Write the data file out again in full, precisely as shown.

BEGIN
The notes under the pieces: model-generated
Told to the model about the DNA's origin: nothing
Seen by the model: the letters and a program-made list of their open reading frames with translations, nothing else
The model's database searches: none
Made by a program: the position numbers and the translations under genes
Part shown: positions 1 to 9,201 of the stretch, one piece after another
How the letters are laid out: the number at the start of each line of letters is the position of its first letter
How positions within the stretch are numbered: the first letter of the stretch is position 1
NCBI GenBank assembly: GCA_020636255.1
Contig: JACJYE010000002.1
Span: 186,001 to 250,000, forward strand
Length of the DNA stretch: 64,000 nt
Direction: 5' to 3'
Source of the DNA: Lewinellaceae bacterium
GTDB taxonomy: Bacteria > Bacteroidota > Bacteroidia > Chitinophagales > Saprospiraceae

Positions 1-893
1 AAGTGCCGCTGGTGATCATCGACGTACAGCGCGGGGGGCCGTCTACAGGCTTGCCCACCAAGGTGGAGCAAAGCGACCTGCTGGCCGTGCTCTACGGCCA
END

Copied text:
The notes under the pieces: model-generated
Told to the model about the DNA's origin: nothing
Seen by the model: the letters and a program-made list of their open reading frames with translations, nothing else
The model's database searches: none
Made by a program: the position numbers and the translations under genes
Part shown: positions 1 to 9,201 of the stretch, one piece after another
How the letters are laid out: the number at the start of each line of letters is the position of its first letter
How positions within the stretch are numbered: the first letter of the stretch is position 1
NCBI GenBank assembly: GCA_020636255.1
Contig: JACJYE010000002.1
Span: 186,001 to 250,000, forward strand
Length of the DNA stretch: 64,000 nt
Direction: 5' to 3'
Source of the DNA: Lewinellaceae bacterium
GTDB taxonomy: Bacteria > Bacteroidota > Bacteroidia > Chitinophagales > Saprospiraceae

Positions 1-893
1 AAGTGCCGCTGGTGATCATCGACGTACAGCGCGGGGGGCCGTCTACAGGCTTGCCCACCAAGGTGGAGCAAAGCGACCTGCTGGCCGTGCTCTACGGCCA